Learning From Our Failures

As we look back at our lives, we see all the wonderful things the Lord has done. Probably, many of us expected even more. Sometimes God just didn't act when we were sure he would. Other times, we made mistakes and did things in faith which seem to have been wrong. The truth is there have been many failures and disappointments for most of us. How are we to come to terms with them? How can we be sure we are not held prisoner by the guilt of past failures, lacking the courage and confidence to tackle new things in case we fail again? Can renewal and new life come out of our failures?
Risolvi Perdita Capelli

Unfulfilled Expectations

There are great things for which we should be thankful, but many Christians are having a rough time facing up to the things they thought God was going to do, but which hadn't happened. Anyone of us can recognize the unfulfilled expectations, the disappointments, the failures, the discouragements in their own life. There were times of trial and testing - often resulting in weakness and failure. Is it wrong to fail? When we think of the people we'd trusted, but who had turned out to be only human after all. We recall the hopes which had grown, and then withered and died. Many of us can probably identify with the two disciples speaking of Jesus on the road to Emmaus - "Our hope had been that he would be the one to..." [Luke 24:21]. But the reality is often that our hopes are not realized. Why? Let's remind ourselves of 1 Peter 1:3-4; "We have a sure hope and that promise of an inheritance that can never be spoiled or soiled and never fade away, because it is being kept for us in the heavens." How will we inherit it? Through our faith [verse 5]. So if we are to inherit it through faith, we need to come through our failures with our Faith in God intact.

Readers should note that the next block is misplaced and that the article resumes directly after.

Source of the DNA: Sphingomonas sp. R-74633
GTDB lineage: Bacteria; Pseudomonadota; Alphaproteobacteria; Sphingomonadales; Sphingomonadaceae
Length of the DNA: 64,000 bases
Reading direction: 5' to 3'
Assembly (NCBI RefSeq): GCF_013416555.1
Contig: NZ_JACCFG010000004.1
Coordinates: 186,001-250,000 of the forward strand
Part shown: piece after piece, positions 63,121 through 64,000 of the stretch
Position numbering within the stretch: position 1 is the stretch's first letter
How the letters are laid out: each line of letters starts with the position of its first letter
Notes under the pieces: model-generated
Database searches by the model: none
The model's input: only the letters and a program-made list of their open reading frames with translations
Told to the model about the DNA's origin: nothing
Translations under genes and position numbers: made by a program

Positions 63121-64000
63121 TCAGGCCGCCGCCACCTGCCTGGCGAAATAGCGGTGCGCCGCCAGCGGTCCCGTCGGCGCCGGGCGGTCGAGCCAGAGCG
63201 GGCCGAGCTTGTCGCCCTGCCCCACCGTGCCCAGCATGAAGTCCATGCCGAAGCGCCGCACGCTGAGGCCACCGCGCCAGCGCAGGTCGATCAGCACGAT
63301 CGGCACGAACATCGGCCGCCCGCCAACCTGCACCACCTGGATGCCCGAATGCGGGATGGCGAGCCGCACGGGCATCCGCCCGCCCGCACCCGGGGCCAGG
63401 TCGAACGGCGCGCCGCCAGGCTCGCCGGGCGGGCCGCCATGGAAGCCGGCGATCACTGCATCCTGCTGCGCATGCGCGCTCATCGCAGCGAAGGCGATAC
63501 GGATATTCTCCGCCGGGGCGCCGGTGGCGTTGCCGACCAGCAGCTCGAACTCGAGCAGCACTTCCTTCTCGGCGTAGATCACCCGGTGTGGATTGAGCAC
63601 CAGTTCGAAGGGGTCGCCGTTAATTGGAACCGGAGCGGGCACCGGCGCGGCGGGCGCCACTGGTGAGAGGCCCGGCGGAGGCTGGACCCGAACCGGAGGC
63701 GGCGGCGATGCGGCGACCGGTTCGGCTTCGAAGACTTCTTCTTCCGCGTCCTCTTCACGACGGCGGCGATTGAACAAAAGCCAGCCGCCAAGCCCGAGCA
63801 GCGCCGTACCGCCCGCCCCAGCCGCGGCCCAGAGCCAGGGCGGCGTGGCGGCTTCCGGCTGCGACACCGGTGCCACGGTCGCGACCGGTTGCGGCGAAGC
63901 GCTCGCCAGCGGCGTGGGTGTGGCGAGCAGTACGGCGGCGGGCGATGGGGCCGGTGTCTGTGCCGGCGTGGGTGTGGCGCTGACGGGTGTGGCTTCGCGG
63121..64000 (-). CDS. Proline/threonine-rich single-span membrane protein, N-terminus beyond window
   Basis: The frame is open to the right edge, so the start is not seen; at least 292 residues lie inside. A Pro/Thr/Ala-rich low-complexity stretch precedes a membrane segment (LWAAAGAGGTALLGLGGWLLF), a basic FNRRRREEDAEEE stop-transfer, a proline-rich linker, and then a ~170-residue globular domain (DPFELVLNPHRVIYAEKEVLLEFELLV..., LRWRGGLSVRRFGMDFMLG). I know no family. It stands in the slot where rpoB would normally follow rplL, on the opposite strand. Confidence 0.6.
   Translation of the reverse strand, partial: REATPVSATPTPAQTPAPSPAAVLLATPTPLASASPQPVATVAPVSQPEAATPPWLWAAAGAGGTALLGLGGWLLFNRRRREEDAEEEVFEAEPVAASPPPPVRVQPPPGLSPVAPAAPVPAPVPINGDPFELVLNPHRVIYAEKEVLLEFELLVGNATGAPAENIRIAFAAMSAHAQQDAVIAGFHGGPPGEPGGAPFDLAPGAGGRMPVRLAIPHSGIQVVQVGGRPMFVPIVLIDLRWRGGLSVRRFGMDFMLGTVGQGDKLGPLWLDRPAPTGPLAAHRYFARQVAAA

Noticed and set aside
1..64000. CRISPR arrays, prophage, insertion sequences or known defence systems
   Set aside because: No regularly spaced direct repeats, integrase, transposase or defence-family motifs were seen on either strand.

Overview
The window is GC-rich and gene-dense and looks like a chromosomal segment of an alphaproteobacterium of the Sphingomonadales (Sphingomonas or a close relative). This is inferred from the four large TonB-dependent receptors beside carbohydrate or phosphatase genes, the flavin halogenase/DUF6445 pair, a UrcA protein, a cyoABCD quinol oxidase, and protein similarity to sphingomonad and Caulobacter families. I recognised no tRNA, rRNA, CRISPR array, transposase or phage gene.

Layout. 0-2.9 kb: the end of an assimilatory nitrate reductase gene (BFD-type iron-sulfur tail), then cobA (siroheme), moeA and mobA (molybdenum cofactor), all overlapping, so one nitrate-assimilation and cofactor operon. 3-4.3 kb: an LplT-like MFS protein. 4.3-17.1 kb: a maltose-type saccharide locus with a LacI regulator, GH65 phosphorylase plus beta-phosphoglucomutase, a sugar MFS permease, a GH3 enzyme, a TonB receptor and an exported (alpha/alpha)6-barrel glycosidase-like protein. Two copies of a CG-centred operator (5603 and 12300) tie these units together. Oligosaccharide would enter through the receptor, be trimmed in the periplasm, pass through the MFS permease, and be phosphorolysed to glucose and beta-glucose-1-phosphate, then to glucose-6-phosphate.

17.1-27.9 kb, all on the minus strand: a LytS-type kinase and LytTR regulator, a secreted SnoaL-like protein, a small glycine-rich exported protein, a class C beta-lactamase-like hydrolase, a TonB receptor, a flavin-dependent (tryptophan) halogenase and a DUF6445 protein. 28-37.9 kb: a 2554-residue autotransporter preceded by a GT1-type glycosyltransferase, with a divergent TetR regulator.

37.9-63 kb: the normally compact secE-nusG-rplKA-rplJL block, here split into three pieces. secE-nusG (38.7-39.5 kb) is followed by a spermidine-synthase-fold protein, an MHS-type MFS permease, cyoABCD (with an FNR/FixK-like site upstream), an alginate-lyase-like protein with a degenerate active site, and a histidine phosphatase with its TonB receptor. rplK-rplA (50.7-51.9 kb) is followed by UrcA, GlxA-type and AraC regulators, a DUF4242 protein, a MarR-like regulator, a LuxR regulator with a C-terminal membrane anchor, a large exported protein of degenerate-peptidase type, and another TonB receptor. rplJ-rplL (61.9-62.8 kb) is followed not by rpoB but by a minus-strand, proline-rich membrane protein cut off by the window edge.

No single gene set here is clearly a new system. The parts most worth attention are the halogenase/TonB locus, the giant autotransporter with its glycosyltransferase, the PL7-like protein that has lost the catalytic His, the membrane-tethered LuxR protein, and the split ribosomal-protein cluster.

Man of Little Faith

Why Did You Doubt?

Peter was a man of faith, but he knew failure too. The story of Jesus and Peter walking on the water [Matt 14:22-33] is quite amazing. We know there was a heavy sea and a strong headwind as Jesus came towards the boat, walking on the water. "Lord, if it is you, tell me to come to you across the water." Under these circumstances Peter's request is impulsive but courageous. The answer is simple, "Come." True to his word, Peter steps out of the relative safety of the boat onto the surging sea. He finds himself actually doing what Jesus had invited him to do. But as he feels the force of the wind and realizes the impossibility of it all, he begins to sink. "Lord, save me!" And his Lord reaches out to him at once, helping him back to the boat. The only comment Jesus makes is one of mild rebuke, almost a joke: "Man of little faith, why did you doubt?" We know what Jesus meant, but hadn't Peter already demonstrated his faith by stepping onto the turbulent sea? How are we to understand this incident?

It is Safe to Fail